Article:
Vile Bodies

Class Rejects: A Guide to the British Aristocracy

March 02, 2018

Multiple Pages
Class Rejects: A Guide to the British Aristocracy

Please accompany me along the career trajectory of my English friend Minty. She receives an expensive education at which she is careful not to excel. She then wanders the world, trying on ethnic clothes and people. Having broken a few hearts in Rajasthan, she wanders home again. Some of her friends now have careers. This is irritating. And so she casts around for an appropriate métier. Something creative, obviously—for she is a creative person. Something pluralistic, which will draw on her unique travel experiences. Most of all, something that will go down well at the dinner table in Notting Hill.

Yes! She will design belts! Using ethically labeled material from India! Word goes out: Minty is starting a business. She acquires the steely glint of an entrepreneur. Her debt-free flat becomes a hive of activity. A grand opening is prepared at a friend’s gallery in Chelsea. Friends and second cousins congregate to “support Minty.” Someone produces a celebrity; someone else, a journalist. Flashbulbs fire. Belts are sold. A profit is turned. Minty’s business has come of age! She is a bona fide fashion designer! Yet soon the allure of commerce wanes under a molehill of paperwork. She turns her attentions to a certain fund manager who has proved an assiduous customer. Supported by her friends, she goes from Brave-Minty-the-Entrepreneur to Brave-Minty-Who’s-Married-Beneath-Herself. She is rewarded with a comfortable house and children, whom she quietly teaches to despise their father’s commercial bent. After all, meritocracy that goes beyond her immediate social group isn’t meritocracy at all. It’s just common.

“British aristocrats are the only people on earth among whom stupidity is not only accepted but prized.”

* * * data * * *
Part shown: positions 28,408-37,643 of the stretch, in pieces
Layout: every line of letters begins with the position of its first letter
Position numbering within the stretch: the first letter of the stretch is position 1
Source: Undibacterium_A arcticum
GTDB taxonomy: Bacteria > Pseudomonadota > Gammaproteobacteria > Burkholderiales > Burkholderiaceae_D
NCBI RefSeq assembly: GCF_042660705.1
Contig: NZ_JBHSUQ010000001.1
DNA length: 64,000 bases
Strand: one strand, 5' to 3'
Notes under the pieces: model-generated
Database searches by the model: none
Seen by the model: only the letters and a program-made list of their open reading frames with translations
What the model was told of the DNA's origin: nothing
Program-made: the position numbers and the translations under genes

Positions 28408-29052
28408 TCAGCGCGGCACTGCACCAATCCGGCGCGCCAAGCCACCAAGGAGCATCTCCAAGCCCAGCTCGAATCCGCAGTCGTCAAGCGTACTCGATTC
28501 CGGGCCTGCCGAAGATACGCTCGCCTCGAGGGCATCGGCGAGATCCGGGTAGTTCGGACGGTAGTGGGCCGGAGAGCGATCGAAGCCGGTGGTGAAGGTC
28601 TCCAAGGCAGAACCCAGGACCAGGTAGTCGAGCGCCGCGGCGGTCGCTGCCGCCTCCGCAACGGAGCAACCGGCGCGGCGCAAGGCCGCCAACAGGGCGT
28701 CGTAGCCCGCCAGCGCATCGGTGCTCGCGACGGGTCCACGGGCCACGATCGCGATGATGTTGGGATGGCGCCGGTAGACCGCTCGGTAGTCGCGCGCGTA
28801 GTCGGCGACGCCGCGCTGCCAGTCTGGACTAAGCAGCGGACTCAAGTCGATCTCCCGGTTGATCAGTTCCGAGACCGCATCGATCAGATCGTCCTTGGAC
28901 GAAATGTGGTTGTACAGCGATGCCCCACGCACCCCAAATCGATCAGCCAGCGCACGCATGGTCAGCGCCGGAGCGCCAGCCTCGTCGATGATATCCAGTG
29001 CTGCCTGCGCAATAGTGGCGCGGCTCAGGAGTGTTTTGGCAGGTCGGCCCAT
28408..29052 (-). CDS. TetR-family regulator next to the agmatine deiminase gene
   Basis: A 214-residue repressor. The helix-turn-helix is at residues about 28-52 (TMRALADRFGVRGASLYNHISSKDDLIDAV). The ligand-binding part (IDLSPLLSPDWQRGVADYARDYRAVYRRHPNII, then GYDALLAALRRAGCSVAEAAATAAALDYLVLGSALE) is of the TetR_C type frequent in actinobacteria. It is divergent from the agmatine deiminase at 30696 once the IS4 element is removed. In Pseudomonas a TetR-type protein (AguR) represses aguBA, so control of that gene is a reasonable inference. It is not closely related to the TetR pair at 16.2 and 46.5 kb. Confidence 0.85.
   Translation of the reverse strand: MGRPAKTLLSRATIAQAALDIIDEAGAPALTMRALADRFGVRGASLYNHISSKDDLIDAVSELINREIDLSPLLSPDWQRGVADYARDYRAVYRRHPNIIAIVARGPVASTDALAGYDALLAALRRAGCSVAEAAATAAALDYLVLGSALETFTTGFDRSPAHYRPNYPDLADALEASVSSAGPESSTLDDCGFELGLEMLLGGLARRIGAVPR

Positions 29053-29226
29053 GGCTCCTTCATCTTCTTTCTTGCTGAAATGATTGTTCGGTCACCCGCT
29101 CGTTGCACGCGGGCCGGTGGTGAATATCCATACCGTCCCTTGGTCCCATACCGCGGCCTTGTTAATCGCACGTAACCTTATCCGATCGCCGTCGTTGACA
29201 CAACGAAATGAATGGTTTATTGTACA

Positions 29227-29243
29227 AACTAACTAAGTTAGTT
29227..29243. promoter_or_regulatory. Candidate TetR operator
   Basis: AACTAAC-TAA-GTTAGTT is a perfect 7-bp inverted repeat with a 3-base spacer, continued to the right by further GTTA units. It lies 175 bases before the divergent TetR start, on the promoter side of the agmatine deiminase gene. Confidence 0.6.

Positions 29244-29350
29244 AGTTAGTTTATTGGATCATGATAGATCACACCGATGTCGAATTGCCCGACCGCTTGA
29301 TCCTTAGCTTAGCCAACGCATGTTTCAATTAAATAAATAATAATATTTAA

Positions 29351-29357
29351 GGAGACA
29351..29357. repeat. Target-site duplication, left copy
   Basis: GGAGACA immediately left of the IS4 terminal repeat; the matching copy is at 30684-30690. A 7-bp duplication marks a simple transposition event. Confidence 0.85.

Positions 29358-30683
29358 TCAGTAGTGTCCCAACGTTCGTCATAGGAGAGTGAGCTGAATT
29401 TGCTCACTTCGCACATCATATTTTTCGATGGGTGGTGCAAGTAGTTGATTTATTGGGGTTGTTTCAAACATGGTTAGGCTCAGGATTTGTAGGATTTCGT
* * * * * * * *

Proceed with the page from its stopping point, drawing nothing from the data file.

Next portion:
Now meet her brother Harry. In his early 20s, he eschews worldly possessions and grows dreadlocks. Keen to distance himself from the stigma of his birth, he renames himself Sid and seeks enlightenment at music festivals. Soon Sid too feels the tug of Self-Fulfillment; so he decides to form a band. He calls around the old-school network and a venue is produced. The same poor faithful who turned out for Minty now turn out for Harry. There is some confusion in the audience between those who know him as Harry and those who knew him as Sid. Still, someone produces a celebrity; someone else, a journalist. Flashbulbs fire. CDs are sold. He is a bona fide musician! But when the allure wanes, there is no fund manager to marry. He traipses back to the family pile, muttering about starting a forestry business. But it’s too late. Turns out all those schools from which Harry was expelled were the last roll of the dice. The house and forests are sold. For all his dissipation, Harry is rewarded with a nice house in London—only for the same process to play out, on a smaller scale, with his son Merlin.

Therein you have a microcosm of modern British aristocracy. A class system that used to distribute power and responsibility has collapsed into a source of therapeutic validation for the fragile individualism of its members. False merit thrives between narrow horizons —and few are narrower than the blue bloods of England. Enabling these delusions are the hangers-on who crowd Britain’s husks of aristocracy. It takes celebrities, journalists, and photographers to clothe their naked imperium and validate their feelings of uniqueness. And what does the intelligentsia get in return for this courtship? The answer, of course, is nothing. Because if Britain’s nobs know one thing, it is that they owe the world nothing. They have kept their noblesse but eschewed their oblige. In its place has come venality and codependence: rugged individualism without the actual ruggedness.